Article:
Trump Says ‘I Don’t Know Matt Whitaker,’ Despite Several Oval Office Visits

Trump Says ‘I Don’t Know Matt Whitaker,’ Despite Several Oval Office Visits


WASHINGTON — President Trump said on Friday that he had not yet spoken to the new acting attorney general, Matthew G. Whitaker, about the special counsel investigation, and he distanced himself from Mr. Whitaker — long considered one of the president’s loyalists — by suggesting that he did not know him.

Mr. Whitaker, who now oversees the investigation, has visited the Oval Office several times and is said to have an easy chemistry with the president, according to people familiar with the relationship. And the president has regarded Mr. Whitaker as his eyes and ears at the Justice Department.

“I don’t know Matt Whitaker,” Mr. Trump told reporters as he left Washington for a weekend trip to Paris. Mr. Trump emphasized that while he did not know Mr. Whitaker, he knew his reputation well. Matt Mr. Whitaker “is a very respected man,” Mr. Trump said.

Mr. Whitaker has publicly sided with Mr. Trump in saying that the investigation into Russian election interference and any connection to the Trump campaign led by Robert S. Mueller III, the special counsel, is an overreach. That has raised questions about what changes Mr. Whitaker could make to Mr. Mueller’s mandate, particularly changes that might benefit Mr. Trump.

The United States Court of Appeals for the District of Columbia Circuit also wants to know what impact Mr. Whitaker will have on the special counsel’s investigation. On Friday, the court requested a report from both the Justice Department and the Mueller team “addressing what, if any, effect” Mr. Whitaker’s appointment has on the case, which was previously being overseen by Rod J. Rosenstein, the deputy attorney general.

Mr. Trump fired Attorney General Jeff Sessions on Wednesday after months of publicly shaming him for recusing himself from the Russia investigation. Mr. Whitaker had been serving as Mr. Sessions’s chief of staff.

In that role, Mr. Whitaker helped to stabilize the tense relationship between Mr. Trump and Mr. Sessions, according to officials who were familiar with the dynamic.

Mr. Whitaker attended meetings at the White House; in some cases, the president and the attorney general were both there, officials who were also present said.

In August, when the relationship between Mr. Trump and Mr. Sessions hit a low point and the two men exchanged a rare public tit-for-tat, Mr. Whitaker attended a meeting on prison reform with both of them later that day.

Yet, on Friday morning, Mr. Trump said four times that he did not know Mr. Whitaker.

Democrats have called for Mr. Whitaker to recuse himself from the special counsel investigation over what they see as his conflicts of interest, including his public criticism of the inquiry and his ties to a witness in the investigation. The witness, Sam Clovis, is a former Trump campaign aide and a former candidate for Iowa state treasurer. In 2014, Mr. Whitaker was the chairman of Mr. Clovis’s unsuccessful campaign.

Mr. Trump, on Friday, suggested he was a little surprised that Mr. Whitaker’s appointment would draw such criticism.

“You didn’t have any problems with Matt Whitaker when he was working for Jeff Sessions,” Mr. Trump said.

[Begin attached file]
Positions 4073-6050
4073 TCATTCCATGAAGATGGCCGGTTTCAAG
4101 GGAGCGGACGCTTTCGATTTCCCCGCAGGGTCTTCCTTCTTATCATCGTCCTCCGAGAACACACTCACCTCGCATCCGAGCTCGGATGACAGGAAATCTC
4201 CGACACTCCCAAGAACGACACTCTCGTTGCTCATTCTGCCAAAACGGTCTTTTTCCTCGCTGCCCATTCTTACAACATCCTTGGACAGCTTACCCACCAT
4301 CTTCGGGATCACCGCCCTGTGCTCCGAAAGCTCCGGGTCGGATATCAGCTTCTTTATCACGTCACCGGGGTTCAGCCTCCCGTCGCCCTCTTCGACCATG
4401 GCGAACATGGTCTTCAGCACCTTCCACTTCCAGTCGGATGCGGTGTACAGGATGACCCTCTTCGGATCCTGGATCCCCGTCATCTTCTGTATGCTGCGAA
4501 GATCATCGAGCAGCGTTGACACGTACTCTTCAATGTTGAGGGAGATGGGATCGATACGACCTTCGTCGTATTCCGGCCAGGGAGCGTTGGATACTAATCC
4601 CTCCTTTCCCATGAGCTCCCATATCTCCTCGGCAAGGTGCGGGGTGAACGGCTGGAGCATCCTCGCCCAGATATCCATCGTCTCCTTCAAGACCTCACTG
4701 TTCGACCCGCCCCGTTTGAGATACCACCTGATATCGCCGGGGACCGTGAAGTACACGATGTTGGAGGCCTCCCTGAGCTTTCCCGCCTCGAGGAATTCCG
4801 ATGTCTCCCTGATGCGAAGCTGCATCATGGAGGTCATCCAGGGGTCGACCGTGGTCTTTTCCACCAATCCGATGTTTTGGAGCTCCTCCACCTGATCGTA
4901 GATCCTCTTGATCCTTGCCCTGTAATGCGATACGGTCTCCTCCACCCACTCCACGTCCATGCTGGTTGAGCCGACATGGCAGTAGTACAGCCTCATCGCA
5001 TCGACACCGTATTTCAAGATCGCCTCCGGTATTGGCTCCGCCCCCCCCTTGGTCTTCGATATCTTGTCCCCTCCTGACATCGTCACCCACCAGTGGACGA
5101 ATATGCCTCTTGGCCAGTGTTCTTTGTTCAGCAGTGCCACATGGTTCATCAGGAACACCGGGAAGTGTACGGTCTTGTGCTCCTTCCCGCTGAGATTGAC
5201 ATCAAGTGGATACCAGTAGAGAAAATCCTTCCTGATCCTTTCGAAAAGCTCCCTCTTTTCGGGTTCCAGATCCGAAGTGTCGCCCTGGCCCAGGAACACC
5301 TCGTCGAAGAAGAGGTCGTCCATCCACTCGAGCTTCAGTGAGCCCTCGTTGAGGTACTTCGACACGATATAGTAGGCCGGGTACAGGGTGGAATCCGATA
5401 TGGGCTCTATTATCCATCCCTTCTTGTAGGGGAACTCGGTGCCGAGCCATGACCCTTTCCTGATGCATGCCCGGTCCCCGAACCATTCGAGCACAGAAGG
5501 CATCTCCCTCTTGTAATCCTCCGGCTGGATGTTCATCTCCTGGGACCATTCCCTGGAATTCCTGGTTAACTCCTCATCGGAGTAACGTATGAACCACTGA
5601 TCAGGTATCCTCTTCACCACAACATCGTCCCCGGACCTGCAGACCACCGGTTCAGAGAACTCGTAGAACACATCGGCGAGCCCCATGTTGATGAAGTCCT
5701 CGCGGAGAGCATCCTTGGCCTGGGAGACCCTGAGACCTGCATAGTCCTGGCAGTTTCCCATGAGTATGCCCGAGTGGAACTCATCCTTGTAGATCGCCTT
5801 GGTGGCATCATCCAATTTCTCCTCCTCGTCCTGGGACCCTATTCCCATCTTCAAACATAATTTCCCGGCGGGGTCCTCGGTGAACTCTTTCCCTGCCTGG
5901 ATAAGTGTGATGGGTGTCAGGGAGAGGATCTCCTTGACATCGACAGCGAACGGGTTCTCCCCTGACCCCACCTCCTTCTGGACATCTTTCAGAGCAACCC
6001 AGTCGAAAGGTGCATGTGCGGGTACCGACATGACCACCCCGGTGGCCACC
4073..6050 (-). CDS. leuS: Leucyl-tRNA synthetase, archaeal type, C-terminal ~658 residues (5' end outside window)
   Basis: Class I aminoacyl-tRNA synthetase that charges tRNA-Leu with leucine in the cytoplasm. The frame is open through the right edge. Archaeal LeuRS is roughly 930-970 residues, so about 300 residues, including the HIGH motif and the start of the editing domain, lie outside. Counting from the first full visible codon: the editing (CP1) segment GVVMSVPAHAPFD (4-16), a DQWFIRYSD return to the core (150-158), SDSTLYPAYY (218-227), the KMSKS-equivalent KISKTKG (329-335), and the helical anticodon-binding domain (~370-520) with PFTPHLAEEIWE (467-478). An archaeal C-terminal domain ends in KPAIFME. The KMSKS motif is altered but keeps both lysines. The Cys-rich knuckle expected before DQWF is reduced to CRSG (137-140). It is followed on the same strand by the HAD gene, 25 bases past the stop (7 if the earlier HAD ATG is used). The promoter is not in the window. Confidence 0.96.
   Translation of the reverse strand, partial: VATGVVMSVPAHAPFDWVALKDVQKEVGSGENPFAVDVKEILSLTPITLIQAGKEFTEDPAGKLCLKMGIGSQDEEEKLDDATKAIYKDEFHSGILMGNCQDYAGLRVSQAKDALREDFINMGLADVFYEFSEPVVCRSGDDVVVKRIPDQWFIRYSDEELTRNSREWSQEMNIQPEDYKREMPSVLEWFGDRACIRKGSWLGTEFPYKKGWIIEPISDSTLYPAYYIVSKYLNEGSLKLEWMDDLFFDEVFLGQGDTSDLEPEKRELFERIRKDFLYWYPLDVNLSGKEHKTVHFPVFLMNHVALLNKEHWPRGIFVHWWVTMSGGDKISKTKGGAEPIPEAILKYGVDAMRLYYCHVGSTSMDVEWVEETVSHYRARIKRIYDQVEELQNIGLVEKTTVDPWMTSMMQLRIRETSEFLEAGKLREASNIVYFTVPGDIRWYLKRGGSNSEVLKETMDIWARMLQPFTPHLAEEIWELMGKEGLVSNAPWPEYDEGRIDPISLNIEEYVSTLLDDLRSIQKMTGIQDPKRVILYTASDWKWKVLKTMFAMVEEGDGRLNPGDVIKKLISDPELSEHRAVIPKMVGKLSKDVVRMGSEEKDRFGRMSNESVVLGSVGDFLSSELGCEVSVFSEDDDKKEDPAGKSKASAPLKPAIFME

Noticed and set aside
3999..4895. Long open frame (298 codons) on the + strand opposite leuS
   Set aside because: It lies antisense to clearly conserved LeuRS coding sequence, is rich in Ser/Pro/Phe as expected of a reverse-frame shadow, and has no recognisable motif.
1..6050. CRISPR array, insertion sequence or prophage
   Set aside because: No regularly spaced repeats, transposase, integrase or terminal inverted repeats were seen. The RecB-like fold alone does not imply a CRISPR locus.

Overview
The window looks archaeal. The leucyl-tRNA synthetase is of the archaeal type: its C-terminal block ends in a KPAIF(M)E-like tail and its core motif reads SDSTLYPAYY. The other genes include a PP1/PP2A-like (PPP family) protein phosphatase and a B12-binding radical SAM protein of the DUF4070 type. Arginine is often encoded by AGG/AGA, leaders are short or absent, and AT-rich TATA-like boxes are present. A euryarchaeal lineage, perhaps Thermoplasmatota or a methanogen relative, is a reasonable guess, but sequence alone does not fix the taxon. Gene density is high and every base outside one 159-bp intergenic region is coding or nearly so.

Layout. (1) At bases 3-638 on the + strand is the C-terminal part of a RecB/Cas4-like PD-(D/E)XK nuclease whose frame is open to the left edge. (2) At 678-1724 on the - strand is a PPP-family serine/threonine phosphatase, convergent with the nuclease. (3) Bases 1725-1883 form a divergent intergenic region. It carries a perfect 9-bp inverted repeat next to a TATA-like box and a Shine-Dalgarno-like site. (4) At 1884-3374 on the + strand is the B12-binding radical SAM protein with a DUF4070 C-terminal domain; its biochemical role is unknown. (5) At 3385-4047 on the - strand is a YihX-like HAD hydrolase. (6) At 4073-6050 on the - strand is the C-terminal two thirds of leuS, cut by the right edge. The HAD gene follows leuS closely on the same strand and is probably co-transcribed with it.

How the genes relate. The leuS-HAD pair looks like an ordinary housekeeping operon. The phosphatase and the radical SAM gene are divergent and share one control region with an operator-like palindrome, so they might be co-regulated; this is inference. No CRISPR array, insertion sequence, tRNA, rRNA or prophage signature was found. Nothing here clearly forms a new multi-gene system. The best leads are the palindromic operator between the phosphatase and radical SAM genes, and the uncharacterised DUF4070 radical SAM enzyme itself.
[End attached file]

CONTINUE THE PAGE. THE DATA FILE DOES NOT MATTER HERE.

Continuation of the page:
“No matter who I put in, they go after him,” Mr. Trump said of his appointees. “It’s very sad.”

Senator Chuck Schumer of New York, the minority leader, sent the president a letter on Friday requesting explanations of Mr. Trump’s justifications and authorities to name Mr. Whitaker to replace Mr. Sessions, a decision that goes against the department’s succession plan to turn first to the deputy attorney general — Mr. Rosenstein — when the top job is vacant. The president has publicly criticized Mr. Rosenstein, as well.

“Mr. Whitaker is a political appointee who is not serving in a Senate-confirmed position in the Justice Department,” Mr. Schumer wrote. “I am not aware of any precedent for appointment of an official who has not been confirmed by the Senate to serve as acting attorney general.”

Senator Richard Blumenthal, Democrat of Connecticut, said in an interview on Friday that he was considering filing a lawsuit to contest Mr. Whitaker’s appointment, most likely on grounds raised by Mr. Schumer.

“There are a number of very serious constitutional issues raised by this deeply flawed appointment,” Mr. Blumenthal said.

Mr. Trump, however, has authorities provided in a separate law that gives him options for making temporary appointments without Senate confirmation.

Speaking to reporters Friday morning, Mr. Trump bristled at criticism that Mr. Whitaker was not the right choice to run the department, because, as Mr. Schumer said, Mr. Whitaker is not currently serving in a Senate-confirmed position.

“Mueller was not Senate confirmed. So, he’s doing a report. He wasn’t Senate confirmed,” Mr. Trump said. “Whitaker was Senate confirmed. And now he doesn’t need this, but he was Senate confirmed at the highest level when he was the U.S. attorney from Iowa.”

Mr. Whitaker was confirmed by the Senate when he served as the United States attorney for the Southern District of Iowa during the George W. Bush administration. But so was Mr. Mueller. In 2001, Mr. Mueller was confirmed by the Senate to be the F.B.I. director. And he went through previous Senate confirmations to serve as the United States attorney in the Northern District of California as well as when he served as the assistant attorney general at the Justice Department in the early 1990s.

The special counsel position is not one that requires Senate confirmation.



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